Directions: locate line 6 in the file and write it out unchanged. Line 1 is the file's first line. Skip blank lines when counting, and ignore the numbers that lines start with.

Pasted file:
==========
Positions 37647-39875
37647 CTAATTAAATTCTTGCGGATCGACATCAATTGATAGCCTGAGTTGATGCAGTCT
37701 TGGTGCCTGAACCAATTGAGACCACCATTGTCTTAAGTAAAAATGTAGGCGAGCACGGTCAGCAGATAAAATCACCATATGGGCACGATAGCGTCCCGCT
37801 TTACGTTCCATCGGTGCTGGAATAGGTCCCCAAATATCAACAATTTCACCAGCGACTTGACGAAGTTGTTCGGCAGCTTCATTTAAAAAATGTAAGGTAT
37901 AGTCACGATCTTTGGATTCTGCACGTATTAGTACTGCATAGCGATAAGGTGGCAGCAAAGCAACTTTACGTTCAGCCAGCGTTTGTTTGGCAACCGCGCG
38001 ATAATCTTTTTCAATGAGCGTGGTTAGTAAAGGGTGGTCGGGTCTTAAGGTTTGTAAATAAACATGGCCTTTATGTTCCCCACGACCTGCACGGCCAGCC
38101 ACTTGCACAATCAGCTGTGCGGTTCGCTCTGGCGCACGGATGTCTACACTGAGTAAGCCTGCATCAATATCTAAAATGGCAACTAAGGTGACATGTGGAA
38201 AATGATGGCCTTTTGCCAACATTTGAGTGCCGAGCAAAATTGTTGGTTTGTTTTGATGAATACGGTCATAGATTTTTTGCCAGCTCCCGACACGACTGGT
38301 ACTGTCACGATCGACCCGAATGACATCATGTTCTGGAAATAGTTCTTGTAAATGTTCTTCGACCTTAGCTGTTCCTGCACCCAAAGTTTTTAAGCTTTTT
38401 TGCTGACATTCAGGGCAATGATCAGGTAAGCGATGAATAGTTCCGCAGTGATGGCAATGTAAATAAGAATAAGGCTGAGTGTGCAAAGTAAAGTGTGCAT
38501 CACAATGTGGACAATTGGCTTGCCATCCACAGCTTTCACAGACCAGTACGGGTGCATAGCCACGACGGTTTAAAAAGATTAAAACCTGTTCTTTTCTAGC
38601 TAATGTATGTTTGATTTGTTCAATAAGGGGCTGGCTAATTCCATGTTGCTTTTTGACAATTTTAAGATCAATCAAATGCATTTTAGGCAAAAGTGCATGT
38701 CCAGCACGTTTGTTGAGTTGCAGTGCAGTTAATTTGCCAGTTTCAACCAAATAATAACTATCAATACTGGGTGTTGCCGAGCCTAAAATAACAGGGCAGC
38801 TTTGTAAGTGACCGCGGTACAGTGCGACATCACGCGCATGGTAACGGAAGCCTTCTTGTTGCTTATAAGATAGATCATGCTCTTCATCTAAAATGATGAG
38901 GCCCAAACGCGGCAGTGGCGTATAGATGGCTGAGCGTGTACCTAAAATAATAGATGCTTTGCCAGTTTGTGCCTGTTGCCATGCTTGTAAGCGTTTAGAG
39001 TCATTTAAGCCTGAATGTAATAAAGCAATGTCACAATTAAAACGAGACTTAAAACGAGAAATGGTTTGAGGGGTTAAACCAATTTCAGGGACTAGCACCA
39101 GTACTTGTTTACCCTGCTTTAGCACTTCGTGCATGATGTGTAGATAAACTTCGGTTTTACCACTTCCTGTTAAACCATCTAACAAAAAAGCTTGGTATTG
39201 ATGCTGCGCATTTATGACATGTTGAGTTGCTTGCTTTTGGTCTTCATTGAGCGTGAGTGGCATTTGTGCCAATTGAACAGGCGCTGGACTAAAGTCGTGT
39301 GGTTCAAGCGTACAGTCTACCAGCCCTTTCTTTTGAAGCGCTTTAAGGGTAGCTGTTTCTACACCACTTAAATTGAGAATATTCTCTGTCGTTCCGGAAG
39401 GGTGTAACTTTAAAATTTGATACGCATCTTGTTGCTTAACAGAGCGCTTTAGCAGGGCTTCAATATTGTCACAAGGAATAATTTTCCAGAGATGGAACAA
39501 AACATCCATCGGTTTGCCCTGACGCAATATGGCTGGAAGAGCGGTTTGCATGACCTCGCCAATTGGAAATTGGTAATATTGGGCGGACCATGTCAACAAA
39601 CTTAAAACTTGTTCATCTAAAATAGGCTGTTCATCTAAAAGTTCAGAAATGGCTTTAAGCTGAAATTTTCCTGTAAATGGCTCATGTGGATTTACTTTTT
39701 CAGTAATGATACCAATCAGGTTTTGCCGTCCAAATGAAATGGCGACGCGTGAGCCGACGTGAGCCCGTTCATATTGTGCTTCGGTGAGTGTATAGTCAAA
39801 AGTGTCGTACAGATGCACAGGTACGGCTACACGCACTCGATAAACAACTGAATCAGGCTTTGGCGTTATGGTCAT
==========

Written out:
38001 ATAATCTTTTTCAATGAGCGTGGTTAGTAAAGGGTGGTCGGGTCTTAAGGTTTGTAAATAAACATGGCCTTTATGTTCCCCACGACCTGCACGGCCAGCC